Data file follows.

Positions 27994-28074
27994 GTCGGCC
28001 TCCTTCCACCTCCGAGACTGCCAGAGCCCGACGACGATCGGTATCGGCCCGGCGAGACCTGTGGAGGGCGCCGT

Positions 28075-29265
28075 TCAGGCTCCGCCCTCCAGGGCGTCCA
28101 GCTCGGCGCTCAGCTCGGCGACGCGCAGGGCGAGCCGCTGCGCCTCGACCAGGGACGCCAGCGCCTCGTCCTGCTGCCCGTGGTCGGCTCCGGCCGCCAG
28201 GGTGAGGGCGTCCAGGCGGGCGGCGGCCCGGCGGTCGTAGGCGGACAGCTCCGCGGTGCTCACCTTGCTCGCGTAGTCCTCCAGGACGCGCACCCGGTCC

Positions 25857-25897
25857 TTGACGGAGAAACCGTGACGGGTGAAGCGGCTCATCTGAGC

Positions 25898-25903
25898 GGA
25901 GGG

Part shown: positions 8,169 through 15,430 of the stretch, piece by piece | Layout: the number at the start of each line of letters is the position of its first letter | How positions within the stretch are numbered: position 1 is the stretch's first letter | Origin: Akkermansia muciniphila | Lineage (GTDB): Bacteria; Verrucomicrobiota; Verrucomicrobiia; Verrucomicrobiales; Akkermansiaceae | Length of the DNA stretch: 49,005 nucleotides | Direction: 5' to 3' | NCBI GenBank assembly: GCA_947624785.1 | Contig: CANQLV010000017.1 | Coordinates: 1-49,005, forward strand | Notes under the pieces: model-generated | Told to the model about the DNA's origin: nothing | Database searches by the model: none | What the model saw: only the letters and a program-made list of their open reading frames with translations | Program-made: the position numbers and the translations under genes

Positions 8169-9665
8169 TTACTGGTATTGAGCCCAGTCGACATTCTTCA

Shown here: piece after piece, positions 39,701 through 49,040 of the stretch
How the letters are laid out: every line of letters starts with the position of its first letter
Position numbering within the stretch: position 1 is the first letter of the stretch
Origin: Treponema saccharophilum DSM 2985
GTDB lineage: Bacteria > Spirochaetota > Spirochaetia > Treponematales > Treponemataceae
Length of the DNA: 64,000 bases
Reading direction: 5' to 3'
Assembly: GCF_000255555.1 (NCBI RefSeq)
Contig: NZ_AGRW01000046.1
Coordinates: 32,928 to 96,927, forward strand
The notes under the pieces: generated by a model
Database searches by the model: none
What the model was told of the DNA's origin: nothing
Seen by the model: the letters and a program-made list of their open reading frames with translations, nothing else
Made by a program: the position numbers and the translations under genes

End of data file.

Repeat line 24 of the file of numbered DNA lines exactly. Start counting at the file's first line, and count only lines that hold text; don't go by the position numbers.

Contig: NZ_AGRW01000046.1